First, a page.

My name is Annie Tippe, and I am a director working here in New York and wherever else they’ll have me. I am also a composer, and had my work featured alongside a tremendous group of composers on Pipeline’s last main stage, Folk Wandering, directed by Andrew Neisler with a book by Jaclyn Backhaus. I have been collaborating with many of the Pipeline crew for years. As both individuals and as a collective, this group of people is fearless in their fight for artists to make the things they thought were impossible. Pipeline gave me the opportunity to explore a side of my artistic self that I rarely visit, that of making music. Before this opportunity, I considered it impossible that my work as a composer could be featured anywhere beyond the bowels of my iPhone voice memos.

Pipeline gave me, and our terrific team, the validation and encouragement that working in a non-traditional way was in fact our greatest asset.

Folk Wandering was made out of a deep sense of collaboration and delight in combining wildly different artistic sensibilities in order to make a greater story about America’s past, present and future. Pipeline celebrated the impossible nature of our show, and the sheer volume of our team. They never said No. They always found a way to say Yes. They are responsible and realistic, but their primary focus is on fulfilling those magic middle-of-the-night-fever- dream-quick-get-a-pen-Ah-ha! moments that in any other circumstance, you write off as “too big” to dare pursuing.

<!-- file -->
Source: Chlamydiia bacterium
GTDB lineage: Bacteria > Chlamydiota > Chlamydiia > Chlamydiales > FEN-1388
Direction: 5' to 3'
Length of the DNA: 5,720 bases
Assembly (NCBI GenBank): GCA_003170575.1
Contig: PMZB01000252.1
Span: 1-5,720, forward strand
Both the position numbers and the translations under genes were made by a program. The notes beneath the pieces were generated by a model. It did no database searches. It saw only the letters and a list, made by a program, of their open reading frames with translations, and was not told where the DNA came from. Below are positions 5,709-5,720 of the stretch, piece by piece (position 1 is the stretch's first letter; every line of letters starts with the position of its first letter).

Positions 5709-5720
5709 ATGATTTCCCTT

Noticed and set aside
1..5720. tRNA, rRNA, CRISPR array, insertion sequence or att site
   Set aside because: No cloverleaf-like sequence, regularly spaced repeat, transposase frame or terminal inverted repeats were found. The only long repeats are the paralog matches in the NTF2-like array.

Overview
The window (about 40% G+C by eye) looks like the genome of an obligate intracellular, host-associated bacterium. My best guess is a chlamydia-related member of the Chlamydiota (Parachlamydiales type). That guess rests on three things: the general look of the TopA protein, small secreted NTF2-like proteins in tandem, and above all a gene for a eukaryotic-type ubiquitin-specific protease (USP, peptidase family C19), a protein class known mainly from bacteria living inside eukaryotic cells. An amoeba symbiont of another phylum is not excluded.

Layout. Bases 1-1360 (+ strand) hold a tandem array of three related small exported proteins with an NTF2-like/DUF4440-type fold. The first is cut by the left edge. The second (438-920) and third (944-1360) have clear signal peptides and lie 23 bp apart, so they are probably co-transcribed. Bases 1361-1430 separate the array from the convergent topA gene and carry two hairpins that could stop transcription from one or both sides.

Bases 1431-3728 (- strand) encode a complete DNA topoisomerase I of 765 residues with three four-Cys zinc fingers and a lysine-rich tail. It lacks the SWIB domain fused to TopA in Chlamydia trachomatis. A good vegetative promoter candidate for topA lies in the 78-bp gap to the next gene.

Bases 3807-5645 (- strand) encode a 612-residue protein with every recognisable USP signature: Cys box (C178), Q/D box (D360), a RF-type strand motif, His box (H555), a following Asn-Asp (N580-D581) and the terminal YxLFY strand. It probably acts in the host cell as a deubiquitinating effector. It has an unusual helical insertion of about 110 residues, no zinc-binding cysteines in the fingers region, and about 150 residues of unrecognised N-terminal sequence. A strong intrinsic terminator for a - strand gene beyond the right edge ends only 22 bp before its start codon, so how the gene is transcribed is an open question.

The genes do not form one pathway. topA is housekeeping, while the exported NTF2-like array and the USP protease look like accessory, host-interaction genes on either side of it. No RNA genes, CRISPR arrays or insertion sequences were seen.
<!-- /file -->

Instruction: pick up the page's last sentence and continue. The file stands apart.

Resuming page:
A company that dreams big and lets their artists dream GIGANTIC deserves our support. It’s worth the incorrect grammatical use of “gigantic” just to communicate how serious I am about Pipeline’s value in this community. I am so honored to have had the chance to work with them, both as a director and as a composer, and I warmly encourage you to consider donating in whatever way you can. I promise you, however you’re able to support Pipeline, you will see that contribution manifested in some bold way, by some very bold artists. Thank you, and cheers to a new year of more big, bold and adventurous art!

Top Photo by Jordan Geiger.
Bottom Photo by Suzi Sadler from Folk Wandering (2018).

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Dave Malloy: I am proud and honored to be a part

I first encountered Pipeline Theatre in the fall of 2015, when Ari Schrier emailed me out of the blue, saying she was a fan and asking me if I had any unproduced plays.